Judy Sings The Blues – Born A Sinner
10 tracks 40 minutes
Judy Sings The Blues is a modern funky blues-rock band based in Lewes, Delaware, and Born A Sinner is the band’s first release. Featuring eight self-penned songs and two covers, the album contains more than enough to suggest a bright future for the band.
The album opens with the funky (and excellently titled) “My Name Ain’t Baby” with nice clipped guitar from Eric Zoeckler as the rhythm section of Carl Thompson (bass) and James Sudimak (drums) lay down a tight groove. Singer Judy Mangini has a warm, powerful voice that suits the material perfectly. “Until That Sucker’s Dead” mines a similar vein (both in the funky edge and the excellent title). The album has a solid mix of the upbeat (such as “Dirty Girl” and “I Like The Way”, with its irresistible drive and a full-bore rock guitar solo from Zoeckler) as well as slower tracks such as the very impressive title track, with a particularly powerful vocal performance by Mangini.
The band is usually a four-piece band but the sound on the album is filled out by guest appearances from Cody Leavel (saxophone on six songs); Dan Long (keyboards on five songs). In addition, Ken Windle adds lead guitar to “Help Me” and Lin Doughten plays lead guitar on “Fever”, “Born A Sinner” and “Tricks”.
The two covers on Born A Sinner are Eddie Cooley and Otis Blackwell’s “Fever” (played with impressive restraint by the entire band with some tasty sax from Leavel) and Lowell Fulson’s 1950 classic, “Sinner’s Prayer”, which is transformed from the original piano-led lament to a grinding heavy blue-rock song (imagine an angry Billy Gibbons playing on Alannah Myles’ “Black Velvet”).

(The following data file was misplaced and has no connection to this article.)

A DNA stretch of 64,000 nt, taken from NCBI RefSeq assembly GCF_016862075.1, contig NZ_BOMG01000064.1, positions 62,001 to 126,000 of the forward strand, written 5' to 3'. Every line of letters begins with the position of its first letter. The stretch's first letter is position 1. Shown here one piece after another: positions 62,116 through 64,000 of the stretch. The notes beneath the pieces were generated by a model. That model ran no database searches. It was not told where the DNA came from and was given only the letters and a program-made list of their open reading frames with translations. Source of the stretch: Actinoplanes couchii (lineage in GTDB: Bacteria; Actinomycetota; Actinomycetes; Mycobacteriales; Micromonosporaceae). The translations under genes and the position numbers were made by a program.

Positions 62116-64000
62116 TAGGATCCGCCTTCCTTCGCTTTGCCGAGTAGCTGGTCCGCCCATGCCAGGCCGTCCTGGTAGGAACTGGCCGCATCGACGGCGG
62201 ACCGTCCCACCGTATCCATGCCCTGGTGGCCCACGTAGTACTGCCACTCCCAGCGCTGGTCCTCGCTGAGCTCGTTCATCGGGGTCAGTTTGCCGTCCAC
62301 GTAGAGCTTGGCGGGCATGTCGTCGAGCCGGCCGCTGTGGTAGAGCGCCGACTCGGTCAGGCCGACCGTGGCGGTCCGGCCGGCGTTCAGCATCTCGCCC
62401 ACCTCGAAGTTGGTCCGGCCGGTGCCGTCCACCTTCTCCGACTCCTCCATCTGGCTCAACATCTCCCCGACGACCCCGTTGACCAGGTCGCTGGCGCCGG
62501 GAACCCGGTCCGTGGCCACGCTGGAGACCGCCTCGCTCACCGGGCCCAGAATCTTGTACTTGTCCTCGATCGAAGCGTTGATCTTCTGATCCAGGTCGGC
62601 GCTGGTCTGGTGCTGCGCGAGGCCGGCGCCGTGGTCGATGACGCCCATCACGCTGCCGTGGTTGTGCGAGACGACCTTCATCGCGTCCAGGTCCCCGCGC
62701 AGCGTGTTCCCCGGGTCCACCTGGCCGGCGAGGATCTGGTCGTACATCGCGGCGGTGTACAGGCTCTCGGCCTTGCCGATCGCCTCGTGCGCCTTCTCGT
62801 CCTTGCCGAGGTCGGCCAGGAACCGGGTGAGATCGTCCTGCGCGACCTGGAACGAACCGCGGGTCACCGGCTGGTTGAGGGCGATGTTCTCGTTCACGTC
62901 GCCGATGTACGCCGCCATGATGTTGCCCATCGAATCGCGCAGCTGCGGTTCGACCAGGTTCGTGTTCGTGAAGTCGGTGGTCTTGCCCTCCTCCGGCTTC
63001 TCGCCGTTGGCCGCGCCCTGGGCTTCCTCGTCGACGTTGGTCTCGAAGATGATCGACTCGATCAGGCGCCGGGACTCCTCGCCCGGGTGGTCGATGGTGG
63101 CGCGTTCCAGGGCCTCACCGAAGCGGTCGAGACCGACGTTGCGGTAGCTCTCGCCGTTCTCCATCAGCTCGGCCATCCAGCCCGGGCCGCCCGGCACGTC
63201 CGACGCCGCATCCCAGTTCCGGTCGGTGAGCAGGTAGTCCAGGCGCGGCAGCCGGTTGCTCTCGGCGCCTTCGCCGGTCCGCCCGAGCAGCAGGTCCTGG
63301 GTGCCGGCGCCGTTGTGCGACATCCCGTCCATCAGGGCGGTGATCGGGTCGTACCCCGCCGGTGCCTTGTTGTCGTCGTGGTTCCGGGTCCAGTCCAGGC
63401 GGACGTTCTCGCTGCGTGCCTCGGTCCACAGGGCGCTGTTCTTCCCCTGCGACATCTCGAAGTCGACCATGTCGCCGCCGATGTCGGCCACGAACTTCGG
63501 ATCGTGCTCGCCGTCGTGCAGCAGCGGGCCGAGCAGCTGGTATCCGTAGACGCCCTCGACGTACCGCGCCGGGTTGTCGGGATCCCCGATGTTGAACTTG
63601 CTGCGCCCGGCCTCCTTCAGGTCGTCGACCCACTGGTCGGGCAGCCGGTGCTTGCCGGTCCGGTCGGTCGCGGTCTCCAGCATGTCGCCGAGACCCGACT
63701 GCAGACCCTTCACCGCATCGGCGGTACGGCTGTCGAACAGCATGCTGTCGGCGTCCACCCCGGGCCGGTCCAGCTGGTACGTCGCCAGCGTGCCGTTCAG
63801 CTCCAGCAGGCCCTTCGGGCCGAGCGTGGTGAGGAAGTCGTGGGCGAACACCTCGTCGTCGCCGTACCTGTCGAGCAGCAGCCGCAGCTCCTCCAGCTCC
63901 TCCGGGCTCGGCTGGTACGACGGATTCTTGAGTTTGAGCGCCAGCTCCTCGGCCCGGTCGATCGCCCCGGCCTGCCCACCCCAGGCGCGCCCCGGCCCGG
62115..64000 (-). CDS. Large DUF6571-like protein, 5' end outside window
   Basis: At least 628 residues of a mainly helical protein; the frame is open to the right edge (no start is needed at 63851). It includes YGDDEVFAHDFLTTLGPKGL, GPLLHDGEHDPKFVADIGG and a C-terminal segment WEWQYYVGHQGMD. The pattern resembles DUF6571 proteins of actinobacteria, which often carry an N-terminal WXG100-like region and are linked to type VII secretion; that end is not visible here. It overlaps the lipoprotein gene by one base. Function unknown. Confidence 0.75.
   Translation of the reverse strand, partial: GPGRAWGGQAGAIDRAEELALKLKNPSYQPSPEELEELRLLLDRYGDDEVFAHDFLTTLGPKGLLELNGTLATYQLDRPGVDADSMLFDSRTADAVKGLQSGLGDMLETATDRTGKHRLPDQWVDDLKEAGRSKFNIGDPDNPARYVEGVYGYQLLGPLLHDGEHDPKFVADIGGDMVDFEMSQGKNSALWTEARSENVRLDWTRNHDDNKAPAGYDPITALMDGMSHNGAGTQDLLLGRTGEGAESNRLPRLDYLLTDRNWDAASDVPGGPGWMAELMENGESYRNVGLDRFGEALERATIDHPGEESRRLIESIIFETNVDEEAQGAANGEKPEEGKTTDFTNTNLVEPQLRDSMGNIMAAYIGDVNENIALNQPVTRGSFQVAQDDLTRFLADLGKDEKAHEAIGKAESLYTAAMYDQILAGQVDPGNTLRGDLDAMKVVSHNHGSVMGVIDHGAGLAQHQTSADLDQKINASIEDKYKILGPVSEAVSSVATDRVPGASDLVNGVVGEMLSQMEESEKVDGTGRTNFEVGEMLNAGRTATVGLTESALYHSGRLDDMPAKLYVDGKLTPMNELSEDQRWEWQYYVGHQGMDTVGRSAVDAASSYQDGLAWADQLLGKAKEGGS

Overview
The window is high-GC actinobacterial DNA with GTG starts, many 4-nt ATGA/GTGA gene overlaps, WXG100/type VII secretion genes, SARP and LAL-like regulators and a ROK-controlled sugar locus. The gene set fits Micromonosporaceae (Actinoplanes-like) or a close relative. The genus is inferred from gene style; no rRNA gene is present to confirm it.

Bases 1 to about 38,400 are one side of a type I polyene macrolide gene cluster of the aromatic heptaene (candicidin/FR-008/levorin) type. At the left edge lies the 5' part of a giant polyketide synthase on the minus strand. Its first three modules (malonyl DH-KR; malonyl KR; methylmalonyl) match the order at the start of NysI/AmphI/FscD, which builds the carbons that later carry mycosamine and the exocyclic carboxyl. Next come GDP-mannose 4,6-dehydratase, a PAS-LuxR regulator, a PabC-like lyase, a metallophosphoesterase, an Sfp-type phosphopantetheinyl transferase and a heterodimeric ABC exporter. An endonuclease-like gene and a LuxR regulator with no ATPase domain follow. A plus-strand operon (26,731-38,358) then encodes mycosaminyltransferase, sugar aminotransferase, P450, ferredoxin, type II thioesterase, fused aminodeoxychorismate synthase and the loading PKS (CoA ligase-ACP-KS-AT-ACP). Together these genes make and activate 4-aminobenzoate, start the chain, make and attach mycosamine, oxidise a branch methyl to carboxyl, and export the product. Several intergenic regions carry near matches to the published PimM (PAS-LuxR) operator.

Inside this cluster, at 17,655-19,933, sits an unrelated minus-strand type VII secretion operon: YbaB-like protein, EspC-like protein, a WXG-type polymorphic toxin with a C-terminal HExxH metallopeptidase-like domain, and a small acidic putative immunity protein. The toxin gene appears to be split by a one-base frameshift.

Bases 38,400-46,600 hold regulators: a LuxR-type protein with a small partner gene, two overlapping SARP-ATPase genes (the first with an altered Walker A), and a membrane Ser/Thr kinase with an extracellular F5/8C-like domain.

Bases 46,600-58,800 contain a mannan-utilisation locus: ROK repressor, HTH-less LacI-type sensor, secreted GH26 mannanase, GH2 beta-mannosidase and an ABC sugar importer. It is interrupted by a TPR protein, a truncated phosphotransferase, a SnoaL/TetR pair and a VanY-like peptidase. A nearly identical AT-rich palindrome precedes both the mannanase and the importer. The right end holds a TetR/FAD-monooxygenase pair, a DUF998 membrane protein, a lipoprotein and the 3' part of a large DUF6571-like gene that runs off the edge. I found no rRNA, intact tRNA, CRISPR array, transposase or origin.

Born A Sinner is a very interesting album, evolving over its length from the funky modern blues-rock of the first couple of songs to a much heavier slant after the mid-way point. The ballad “Tricks” with Mangini’s heavily-processed voice, Zoeckler’s chorused guitar and Windle’s over-driven guitar solo has echoes of the Alan Parsons Project (or even Robert Plant in some of Mangini’s howls on the outro). The wah-wah’ed riffage and prominent keys of “Help Me” give the song more than a hint or two of the funkier mid-1970s versions of Deep Purple.
“Dirty Girl” is a flat-out rock song with overdriven guitar, honking sax and lyrics that are either hilarious or deeply uncomfortable, depending on one’s perspective, while “He Loves Me, He Loves Me Not” builds from Thompson’s gentle opening single note bassline to a soaring, roaring arena-sized power ballad with a really fine vocal performance from Mangini.
Judy Sings The Blues are an impressive outfit and, on the evidence of Born A Sinner, they must be tremendous fun in a live environment. It’s a bit of a stretch to call this a blues album although the blues clearly underpins much of the material. If however your tastes lean towards the traditional blues-rock end of the spectrum, with a healthy dose of funk thrown in for good measure, you will want to check out this album.